Online EMDR works – it’s official!
The results of a service evaluation conducted between May and December 2020 shows that online EMDR is effective. Summarising the results of the survey at the Annual Conference on Friday 21 March, Naomi Fisher, Iain McGowan and Justin Havens concluded that online EMDR is here to stay and confirmed that a larger scale trial was underway and would report results in the near future.
The evaluation sought to answer two simple questions: first whether online EMDR is effective and whether outcomes depended on the level of the therapist’s EMDR experience. It did not seek to influence the clinical practice of those taking part but merely an evaluation of what is already happening in online EMDR. Of the 140 therapists registering interest, 33 provided data on 93 clients. Forty percent of the clients presented with complex PTSD, 20 percent with simple PTSD. Others had depression, anxiety, OCD and phobias. Only one came purely for treatment pertaining to COVID-related problems.
Therapists used one or more of the following measures: GAD-7, PHQ-9, PCL-5 and SUDs scores. The survey did not specify that particular outcome measures had to be used. Despite this, the survey found that there was significant reduction of symptoms on all measures reported (see Figure 1).
Figure 1: Results of the service evaluation
The results suggest that online EMDR can reduce symptoms of PTSD as well as of anxiety and depression. There was no evidence to suggest that the level of therapist experience influenced outcomes. Havens pointed out that the study could say nothing about how online therapy compared with in-person therapy, or with other therapies. Nor could it rule out the possibility of gatekeeper bias – that is, the reporting of only positive outcomes. However, it did show that reduction of symptoms occurred across all ages, gender and clinical presentations.
The findings are encouraging and the team announced that larger scale trials are already in progress. A paper has been submitted to the journal BMC Psychiatry and the E. Anglia Regional Group and Sheffield University are planning a joint project to survey therapist and client experiences of online EMDR.
We can expect to read about many more evaluations of online therapy in the future as the experience of working with the constraints of a pandemic has led not just to enormous creativity but to greater flexibility in the delivery of therapy. Indeed, one of the presenters, Naomi Fisher, recently published a comprehensive paper on the practicalities of delivering EMDR therapy online (Fisher, 2021)1. The paper considers the establishment of safety and the therapeutic relationship, assessment and case formulation, preparation and stabilisation, trauma processing, complications and the three-pronged approach. Under each of those headings, Fisher considers the differences with online work and how to mitigate unforeseen difficulties.
One of the key messages implied in Fisher’s helpful paper is that clinicians must fully embrace online work, accepting that it is equally effective as in-person work and, sometimes, more effective. This means taking the time to bring clients on board with this new way of receiving therapy and accepting responsibility for creating a therapeutic virtual environment.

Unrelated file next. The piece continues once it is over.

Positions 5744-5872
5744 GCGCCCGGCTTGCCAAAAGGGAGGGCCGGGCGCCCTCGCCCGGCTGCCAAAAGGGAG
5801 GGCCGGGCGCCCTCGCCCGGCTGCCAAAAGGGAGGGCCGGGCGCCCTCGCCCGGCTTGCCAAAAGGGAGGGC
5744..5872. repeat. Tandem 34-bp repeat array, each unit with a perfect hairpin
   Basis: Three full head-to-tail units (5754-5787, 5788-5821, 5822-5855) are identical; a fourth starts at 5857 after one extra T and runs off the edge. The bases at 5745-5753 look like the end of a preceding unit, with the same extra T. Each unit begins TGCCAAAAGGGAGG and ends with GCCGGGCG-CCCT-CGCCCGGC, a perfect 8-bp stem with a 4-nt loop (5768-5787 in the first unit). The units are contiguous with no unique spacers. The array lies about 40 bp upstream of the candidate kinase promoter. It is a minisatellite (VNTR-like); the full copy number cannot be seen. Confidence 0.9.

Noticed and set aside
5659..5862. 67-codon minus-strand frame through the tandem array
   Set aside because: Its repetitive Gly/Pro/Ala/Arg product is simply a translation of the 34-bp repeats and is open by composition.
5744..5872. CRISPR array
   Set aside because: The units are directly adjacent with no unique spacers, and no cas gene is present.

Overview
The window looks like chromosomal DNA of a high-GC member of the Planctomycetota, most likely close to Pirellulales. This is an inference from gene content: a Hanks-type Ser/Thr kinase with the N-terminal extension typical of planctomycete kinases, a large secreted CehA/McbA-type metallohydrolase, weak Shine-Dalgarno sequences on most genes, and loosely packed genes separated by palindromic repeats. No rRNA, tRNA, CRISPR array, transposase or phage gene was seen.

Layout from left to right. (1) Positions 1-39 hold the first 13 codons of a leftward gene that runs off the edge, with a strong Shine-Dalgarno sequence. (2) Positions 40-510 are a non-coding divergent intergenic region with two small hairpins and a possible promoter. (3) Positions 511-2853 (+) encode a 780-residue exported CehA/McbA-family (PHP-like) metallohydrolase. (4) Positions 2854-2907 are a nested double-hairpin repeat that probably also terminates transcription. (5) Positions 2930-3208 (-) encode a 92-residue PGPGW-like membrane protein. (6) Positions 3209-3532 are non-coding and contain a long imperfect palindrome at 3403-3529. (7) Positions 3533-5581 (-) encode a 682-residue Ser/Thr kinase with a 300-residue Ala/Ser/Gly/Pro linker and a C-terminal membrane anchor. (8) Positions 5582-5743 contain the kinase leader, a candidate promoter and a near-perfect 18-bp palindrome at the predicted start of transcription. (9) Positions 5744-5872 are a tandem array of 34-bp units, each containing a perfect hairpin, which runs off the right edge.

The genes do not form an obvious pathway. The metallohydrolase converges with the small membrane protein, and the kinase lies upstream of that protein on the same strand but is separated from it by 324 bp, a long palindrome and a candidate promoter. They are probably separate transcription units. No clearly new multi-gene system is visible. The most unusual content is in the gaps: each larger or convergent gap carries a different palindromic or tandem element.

Barriers to online therapy
These messages were reinforced in Ben Wright’s presentation which provided patient experiences, clinical outcomes in the NHS Trust where Wright works. The data were collected from four IAPT services in Bedfordshire, Tower Hamlets, Richmond and Newham. One of the most interesting findings concerned barriers to accessing therapy. Although 96 percent of households had access to the internet, two-thirds of the remainder disregard the internet because believed it offered insufficient benefits.
Wright’s data showed on the contrary that online working provided the opportunity for greater engagement with therapy and continued effectiveness, although each service needed to go through a transition period in which they become familiarised with the benefits of virtual working. Greater engagement was found to be across the board; comparing pre-COVID and post-COVID referrals, Wright found that 10 percent more people went into assessment and treatment within the four services studied. Attendance improved from 73 percent to 77 percent and, since the average number of sessions is linked to recovery rate, this meant increased recovery. Wright said “it’s a reasonable hypothesis to suggest that virtual working makes therapy more accessible and when people turn up to appointments they generally get better”.
Interestingly, whereas the effectiveness of online EMDR for PTSD significantly improved from 45 percent to 58 percent, the effectiveness of TF-CBT remained virtually unchanged.
Wright concluded with the following tips based on his own and his colleagues’ experience:
- It is the clinician’s responsibility to create an effective environment that extends to virtual care and that clinicians should not accept an anti-therapeutic virtual environment.
- Digital enablement of clients is a legitimate clinical activity.
- It is important to maintain therapist professionalism and confidence.
Fisher, N. Using EMDR to treat clients remotely, Journal of EMDR Practice and Research, Volume 15, Number 1, p73